Not wanting to know
Reverse culture shock, that sense of becoming so accustomed to an environment, harsher, harder, even horrible, that returning home to things that were once familiar can be a shock. The stuff of everyday, ordinary home life can seem petty and inconsequential, when compared with the big realities of the world from which one has come.
Thomas Wolfe’s novel, ‘You Can’t Go Home Again‘, expresses a sense of reverse culture shock:
‘You can’t go back home to your family, back home to your childhood, back home to romantic love, back home to a young man’s dreams of glory and of fame, back home to exile . . . away from all the strife and conflict of the world, back home to the father you have lost and have been looking for, back home to someone who can help you, save you, ease the burden for you, back home to the old forms and systems of things which once seemed everlasting but which are changing all the time–back home to the escapes of Time and Memory’.
Returning missionaries and aid workers have often articulated their sense of difficulty in readjustment to the ways of their former years. Coming from situations in which the matter of simply staying alive can fill the waking hours of a community, the material richness and trivial preoccupations of the place that had once been home can be a source of frustration and depression.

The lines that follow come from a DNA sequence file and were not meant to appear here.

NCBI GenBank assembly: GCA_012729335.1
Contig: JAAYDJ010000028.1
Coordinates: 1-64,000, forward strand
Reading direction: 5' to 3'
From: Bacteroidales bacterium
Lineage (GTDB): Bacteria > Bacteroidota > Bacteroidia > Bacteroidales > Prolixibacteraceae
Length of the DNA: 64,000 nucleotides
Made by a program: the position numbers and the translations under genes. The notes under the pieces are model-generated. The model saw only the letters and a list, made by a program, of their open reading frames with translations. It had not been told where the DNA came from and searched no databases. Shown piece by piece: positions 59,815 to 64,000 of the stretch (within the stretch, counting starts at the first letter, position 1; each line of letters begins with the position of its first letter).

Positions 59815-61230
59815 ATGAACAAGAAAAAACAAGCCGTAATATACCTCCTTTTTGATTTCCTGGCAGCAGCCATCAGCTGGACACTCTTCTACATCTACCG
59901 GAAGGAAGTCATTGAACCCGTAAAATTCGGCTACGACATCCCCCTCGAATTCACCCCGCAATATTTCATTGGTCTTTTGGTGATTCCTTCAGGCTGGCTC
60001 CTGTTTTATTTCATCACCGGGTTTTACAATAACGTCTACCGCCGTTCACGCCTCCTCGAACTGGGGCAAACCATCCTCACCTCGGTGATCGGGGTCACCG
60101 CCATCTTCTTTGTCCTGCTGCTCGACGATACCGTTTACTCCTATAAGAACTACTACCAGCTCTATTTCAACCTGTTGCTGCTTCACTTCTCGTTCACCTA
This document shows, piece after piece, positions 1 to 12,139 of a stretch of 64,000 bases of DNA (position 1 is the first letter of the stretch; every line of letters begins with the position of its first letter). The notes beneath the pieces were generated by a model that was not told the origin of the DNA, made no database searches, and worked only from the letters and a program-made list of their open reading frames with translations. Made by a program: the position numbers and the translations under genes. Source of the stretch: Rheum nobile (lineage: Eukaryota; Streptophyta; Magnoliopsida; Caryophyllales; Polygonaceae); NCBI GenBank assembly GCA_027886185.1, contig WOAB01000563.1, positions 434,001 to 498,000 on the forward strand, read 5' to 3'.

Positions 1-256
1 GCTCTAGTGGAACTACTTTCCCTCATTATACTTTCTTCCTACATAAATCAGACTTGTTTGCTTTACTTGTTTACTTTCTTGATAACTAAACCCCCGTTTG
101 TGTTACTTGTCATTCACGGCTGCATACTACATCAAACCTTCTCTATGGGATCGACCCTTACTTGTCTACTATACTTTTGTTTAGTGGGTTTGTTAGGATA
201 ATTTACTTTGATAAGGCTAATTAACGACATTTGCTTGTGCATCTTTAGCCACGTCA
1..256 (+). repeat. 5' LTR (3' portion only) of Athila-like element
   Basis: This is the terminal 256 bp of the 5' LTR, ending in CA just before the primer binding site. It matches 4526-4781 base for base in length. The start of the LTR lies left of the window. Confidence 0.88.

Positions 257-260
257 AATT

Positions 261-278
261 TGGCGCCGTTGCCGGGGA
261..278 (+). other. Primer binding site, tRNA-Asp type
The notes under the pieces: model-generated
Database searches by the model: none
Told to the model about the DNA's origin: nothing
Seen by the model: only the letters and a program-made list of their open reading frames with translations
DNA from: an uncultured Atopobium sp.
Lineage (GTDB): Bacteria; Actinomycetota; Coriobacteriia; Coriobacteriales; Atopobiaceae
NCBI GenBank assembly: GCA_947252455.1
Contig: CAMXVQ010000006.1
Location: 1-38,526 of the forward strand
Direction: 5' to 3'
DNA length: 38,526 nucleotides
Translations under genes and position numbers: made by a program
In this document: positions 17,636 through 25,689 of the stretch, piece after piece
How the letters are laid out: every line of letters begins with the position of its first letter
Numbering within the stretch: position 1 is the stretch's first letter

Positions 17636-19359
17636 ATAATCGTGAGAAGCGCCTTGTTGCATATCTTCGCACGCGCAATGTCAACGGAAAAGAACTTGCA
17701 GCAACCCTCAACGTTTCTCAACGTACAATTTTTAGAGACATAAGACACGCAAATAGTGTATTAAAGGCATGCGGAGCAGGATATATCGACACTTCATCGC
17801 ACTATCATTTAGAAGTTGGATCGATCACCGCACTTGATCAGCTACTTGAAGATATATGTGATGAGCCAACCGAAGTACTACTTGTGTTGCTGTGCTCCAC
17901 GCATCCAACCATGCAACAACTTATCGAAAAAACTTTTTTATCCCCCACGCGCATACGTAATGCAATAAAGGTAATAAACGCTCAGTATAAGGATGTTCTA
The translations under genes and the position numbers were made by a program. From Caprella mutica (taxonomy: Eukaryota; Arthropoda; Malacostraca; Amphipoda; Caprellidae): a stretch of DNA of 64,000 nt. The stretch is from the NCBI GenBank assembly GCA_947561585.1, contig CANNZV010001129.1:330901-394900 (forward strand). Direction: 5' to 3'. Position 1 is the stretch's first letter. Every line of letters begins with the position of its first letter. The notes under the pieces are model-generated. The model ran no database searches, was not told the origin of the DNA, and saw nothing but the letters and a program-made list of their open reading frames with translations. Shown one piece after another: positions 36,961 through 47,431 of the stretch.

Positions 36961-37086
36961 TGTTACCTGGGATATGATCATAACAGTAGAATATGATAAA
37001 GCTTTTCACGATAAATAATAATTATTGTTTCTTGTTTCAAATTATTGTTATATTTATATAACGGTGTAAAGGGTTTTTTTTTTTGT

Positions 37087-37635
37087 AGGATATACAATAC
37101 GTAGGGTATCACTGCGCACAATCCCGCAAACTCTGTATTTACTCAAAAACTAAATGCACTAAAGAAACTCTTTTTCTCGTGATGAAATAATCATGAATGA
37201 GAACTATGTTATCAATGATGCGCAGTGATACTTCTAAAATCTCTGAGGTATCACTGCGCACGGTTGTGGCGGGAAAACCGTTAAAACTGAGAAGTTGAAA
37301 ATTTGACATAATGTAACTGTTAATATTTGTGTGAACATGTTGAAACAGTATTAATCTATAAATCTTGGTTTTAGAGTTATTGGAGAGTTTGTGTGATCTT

Perhaps soldiers were the first to experience reverse culture shock; a shock arising not just from their difficulty in adjusting to the ‘home’ environment, but in the difficulty the people at ‘home’ have in adjusting to them. Sebastian Faulks captures such a moment in ‘Birdsong’ when Stephen Wraysford stands in a London tailor’s shop, his uniform grubby from the Western Front.
Stephen saw the man’s eyes run down him and register his uniform and rank. He also saw, beneath his formal politeness, an involuntary recoil. he wondered what it was about him that repelled the man. He did not know if he smelled of chloride of lime or blood or rats. He reflexively put his hand to his chin but felt only a minimal scratch of beard that had grown back since he had shaved in the Hotel Folkstone.
The assistant in the shop is embarrassed at Wraysford’s presence, he is anxious that such a disturbing person should leave the premises as quickly as possible.
Wraysford has the presence of mind to realize that the fault lies with the assistant and not with himself, but what about the real soldiers? What about those who came back after 1918 to find there were no ‘homes fit for heroes’, and that there were many people who did not want to hear their stories? Reverse culture shock had not been recognized in the 1920s and thoughts of post traumatic stress were something still decades away.
After the horror of war there seemed the horror of memory – and the pain of realizing that people neither understood nor wished to do so.
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